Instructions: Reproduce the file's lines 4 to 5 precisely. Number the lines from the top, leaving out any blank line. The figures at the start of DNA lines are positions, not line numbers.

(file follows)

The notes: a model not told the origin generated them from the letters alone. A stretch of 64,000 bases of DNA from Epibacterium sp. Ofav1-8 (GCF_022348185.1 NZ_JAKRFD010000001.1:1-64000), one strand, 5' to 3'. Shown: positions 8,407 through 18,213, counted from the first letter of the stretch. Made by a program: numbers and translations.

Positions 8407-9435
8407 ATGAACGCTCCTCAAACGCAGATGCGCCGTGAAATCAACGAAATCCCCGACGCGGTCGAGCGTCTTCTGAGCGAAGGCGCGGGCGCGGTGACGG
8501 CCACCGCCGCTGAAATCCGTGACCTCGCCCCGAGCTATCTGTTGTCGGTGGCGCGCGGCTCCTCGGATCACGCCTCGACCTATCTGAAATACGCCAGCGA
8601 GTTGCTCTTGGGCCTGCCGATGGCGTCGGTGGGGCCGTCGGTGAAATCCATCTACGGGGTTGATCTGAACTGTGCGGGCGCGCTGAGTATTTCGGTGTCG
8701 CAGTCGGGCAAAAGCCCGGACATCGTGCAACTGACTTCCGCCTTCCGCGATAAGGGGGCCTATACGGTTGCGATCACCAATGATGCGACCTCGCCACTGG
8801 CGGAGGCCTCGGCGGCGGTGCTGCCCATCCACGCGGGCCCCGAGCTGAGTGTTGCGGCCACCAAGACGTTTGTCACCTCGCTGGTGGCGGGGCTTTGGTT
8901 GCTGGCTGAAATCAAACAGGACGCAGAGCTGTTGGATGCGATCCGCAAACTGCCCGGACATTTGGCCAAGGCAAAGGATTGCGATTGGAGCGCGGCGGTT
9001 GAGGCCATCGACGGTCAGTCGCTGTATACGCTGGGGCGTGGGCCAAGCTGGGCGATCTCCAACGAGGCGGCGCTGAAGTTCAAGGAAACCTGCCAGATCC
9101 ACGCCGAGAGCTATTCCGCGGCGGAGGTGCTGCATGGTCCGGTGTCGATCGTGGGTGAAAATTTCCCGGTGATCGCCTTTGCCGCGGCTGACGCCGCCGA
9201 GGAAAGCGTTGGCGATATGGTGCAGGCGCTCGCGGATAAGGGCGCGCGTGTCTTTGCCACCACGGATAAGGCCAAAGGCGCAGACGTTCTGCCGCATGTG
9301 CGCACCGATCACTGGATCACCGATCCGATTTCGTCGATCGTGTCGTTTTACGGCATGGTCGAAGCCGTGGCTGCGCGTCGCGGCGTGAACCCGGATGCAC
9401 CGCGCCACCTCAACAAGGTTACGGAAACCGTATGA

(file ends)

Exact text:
8501 CCACCGCCGCTGAAATCCGTGACCTCGCCCCGAGCTATCTGTTGTCGGTGGCGCGCGGCTCCTCGGATCACGCCTCGACCTATCTGAAATACGCCAGCGA
8601 GTTGCTCTTGGGCCTGCCGATGGCGTCGGTGGGGCCGTCGGTGAAATCCATCTACGGGGTTGATCTGAACTGTGCGGGCGCGCTGAGTATTTCGGTGTCG